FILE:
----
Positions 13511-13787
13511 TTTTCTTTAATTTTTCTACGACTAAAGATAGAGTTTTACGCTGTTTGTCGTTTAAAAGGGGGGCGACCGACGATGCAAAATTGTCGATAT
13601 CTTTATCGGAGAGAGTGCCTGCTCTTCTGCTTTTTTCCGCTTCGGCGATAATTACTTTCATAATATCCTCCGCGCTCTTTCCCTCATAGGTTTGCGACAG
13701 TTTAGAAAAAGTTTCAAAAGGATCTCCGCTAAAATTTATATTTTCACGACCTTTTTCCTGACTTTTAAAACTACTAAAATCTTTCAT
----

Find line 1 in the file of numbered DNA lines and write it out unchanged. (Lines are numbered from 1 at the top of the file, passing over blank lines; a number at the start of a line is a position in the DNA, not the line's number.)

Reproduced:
Positions 13511-13787